To succeed in these efforts, Netanyahu needed partners from within the industry to play along. He didn’t have to work too hard to find them. Under growing financial pressure, some publishers, managers, editors, and journalists seemed eager to be of service.
This eagerness can be found in the text messages sent from Netanyahu’s staff (the prime minister himself doesn’t have a cell phone) to Elovitch, and from Elovitch to Walla executive Ilan Yeshua. The attorney general has issued no allegations of wrongdoing against Yeshua.
Two examples, quoted in the attorney general’s letter of charges, will suffice:
On January 17, 2013, in the midst of election season, Netanyahu asked Elovitch, through a mutual confidant, to have Walla run a negative story about the wife of one of his political rivals. Elovitch wrote in a text message to Yeshua: “The material I sent you this afternoon is highly important, especially the fact the wife worked as a cook for a non-kosher restaurant, although she is a religious woman. I’ve sent you her photo, the restaurant’s name, and the non-kosher items on the menu.”
When Yeshua didn’t immediately publish, Netanyahu contacted Elovitch again, who, in turn, contacted Yeshua, who said the material would run on Sunday morning.
Elovitch: “Not good enough! He wants people to read it during the weekend. He’s shouting at me…”
Yeshua: “It will be at the top of the homepage in a few minutes.”
Elovitch: “Finally, unbelievable that ‘the Big One’ is waiting for hours and we can’t get it up.”
On March 11, 2015, shortly before a general election, Netanyahu gave a rare video interview to Walla. Disliking some of the questions he was asked, Netanyahu left the interview furious and immediately called Elovitch, demanding that the interview not be aired as is. Elovitch and Yeshua suggested Netanyahu and his aides edit the interview themselves. Netanyahu’s aide sent Yeshua instructions, including specific timecodes, to edit the interview. The interview aired the way Netanyahu wanted it.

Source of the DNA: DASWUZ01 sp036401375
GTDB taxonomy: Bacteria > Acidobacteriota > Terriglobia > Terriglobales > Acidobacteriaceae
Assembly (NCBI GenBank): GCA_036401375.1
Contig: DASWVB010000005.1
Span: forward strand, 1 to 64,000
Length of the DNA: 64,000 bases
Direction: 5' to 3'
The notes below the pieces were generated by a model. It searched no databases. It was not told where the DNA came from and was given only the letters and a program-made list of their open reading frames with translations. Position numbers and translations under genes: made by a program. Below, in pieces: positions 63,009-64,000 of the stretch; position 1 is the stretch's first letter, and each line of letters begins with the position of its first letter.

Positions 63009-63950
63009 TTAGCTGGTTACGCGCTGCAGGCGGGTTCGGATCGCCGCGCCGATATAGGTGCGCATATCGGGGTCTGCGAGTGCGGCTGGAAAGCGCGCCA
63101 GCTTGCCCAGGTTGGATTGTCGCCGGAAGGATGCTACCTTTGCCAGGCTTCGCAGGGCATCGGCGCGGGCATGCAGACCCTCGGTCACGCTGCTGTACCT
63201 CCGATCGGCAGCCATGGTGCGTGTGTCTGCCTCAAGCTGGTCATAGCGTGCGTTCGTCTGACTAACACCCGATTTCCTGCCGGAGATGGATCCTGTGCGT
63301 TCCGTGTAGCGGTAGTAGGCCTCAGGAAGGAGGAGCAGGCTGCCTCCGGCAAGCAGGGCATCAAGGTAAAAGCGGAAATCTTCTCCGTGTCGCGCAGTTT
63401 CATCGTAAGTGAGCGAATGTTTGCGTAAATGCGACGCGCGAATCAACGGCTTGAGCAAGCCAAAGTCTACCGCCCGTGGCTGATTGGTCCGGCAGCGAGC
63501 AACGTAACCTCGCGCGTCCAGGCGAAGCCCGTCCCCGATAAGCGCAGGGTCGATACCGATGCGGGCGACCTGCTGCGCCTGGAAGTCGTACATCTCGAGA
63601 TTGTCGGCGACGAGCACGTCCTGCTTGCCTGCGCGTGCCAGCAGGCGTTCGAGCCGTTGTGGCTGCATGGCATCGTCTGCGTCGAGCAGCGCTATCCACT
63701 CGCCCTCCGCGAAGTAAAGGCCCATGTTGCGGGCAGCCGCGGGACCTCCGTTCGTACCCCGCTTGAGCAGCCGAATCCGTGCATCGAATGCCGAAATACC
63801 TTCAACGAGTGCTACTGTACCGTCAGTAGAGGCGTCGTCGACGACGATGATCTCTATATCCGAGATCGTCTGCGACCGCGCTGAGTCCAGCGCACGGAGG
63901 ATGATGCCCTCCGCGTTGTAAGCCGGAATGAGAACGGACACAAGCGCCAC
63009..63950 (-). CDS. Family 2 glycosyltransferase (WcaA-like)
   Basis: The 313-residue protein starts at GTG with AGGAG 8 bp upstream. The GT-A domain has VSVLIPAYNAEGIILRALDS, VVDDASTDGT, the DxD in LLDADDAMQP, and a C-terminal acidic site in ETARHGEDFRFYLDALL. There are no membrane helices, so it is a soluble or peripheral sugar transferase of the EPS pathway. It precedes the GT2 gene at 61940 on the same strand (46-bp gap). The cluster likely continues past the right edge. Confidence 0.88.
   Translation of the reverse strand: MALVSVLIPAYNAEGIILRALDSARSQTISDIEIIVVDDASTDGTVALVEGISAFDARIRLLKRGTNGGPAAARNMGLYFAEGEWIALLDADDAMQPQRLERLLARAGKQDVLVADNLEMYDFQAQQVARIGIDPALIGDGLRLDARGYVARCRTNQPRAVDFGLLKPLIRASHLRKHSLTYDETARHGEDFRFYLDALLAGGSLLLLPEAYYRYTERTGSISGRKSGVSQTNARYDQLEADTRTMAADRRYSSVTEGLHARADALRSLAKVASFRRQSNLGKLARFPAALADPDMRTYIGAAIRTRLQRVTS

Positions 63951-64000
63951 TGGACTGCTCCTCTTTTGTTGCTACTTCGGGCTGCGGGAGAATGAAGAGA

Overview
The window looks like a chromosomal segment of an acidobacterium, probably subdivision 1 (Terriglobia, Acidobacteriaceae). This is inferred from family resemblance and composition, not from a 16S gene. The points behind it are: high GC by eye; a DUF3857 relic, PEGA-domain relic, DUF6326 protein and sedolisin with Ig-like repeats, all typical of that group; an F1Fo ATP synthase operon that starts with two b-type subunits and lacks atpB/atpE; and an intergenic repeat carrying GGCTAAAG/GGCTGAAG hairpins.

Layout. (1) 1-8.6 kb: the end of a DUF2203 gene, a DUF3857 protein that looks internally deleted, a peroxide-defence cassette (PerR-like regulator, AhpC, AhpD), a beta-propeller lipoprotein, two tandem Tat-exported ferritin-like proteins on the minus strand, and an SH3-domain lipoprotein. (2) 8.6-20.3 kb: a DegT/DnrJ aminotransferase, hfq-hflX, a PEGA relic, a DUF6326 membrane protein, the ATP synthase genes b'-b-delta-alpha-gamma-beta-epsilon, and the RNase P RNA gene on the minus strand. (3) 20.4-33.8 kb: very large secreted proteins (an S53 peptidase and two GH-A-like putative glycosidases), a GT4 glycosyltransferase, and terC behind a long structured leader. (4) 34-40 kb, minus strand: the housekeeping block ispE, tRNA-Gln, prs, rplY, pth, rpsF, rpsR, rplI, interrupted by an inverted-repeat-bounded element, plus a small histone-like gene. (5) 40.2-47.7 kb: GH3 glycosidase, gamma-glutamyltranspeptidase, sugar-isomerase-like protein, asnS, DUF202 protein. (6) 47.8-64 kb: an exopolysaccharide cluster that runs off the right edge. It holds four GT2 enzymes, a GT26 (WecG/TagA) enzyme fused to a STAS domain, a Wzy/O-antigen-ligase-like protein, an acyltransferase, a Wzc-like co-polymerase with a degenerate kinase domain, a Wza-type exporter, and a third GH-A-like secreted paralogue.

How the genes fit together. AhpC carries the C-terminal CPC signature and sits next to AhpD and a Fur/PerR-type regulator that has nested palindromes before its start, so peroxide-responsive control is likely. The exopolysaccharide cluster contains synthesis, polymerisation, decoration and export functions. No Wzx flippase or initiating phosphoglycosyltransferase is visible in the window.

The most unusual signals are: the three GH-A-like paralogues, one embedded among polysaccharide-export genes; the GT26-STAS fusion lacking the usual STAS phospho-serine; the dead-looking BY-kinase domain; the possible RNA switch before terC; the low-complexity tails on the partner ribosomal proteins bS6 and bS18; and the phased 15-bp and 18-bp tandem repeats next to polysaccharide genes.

Yeshua knew he was hurting his own organization’s credibility. “If I interfere too much with the [journalistic] work, one of the reporters will run and tell others … We can’t continue like this … The editors are furious … We’re on the brink of a mass resignation of senior editors. It will damage us colossally,” he wrote Elovitz on one occasion. “We cannot be perceived as Pravda,” he added on another.
How did we get to such grim times? Media companies all around the world have been struggling with growing financial pressure for at least a decade now. In Israel, a unique set of natural and political circumstances made this pressure even worse. When the market is big enough and healthy financially, the opportunity and incentive for corruption from within are small. Competing news organizations will gladly uncover each other’s wrongdoings. Editors and writers who feel censored can easily switch jobs. In Israel, though, this is not the case.
About five Hebrew daily newspapers compete for a market of roughly 300,000 to 500,000 readers. Most of these newspapers suffered tremendous losses over the past decade. The fact that one of these newspapers—Israel Hayom, funded by Adelson, one of Netanyahu’s major supporters—doesn’t seem to need to compete commercially makes things even more complicated.
Adelson established the paper in 2007 to increase support of Netanyahu and doesn’t seem concerned that it’s been losing money from the start. A free sheet, Israel Hayom has a daily circulation of 275,000 copies, making it one of the country’s two most read daily newspapers. According to Haaretz, the paper lost about $190 million between 2007 and 2014 and has continued to lose money. Adelson’s financial support for the paper means it can offer more competitive ad rates than its rivals, sending overall ad prices lower, putting even more pressure on other newspapers.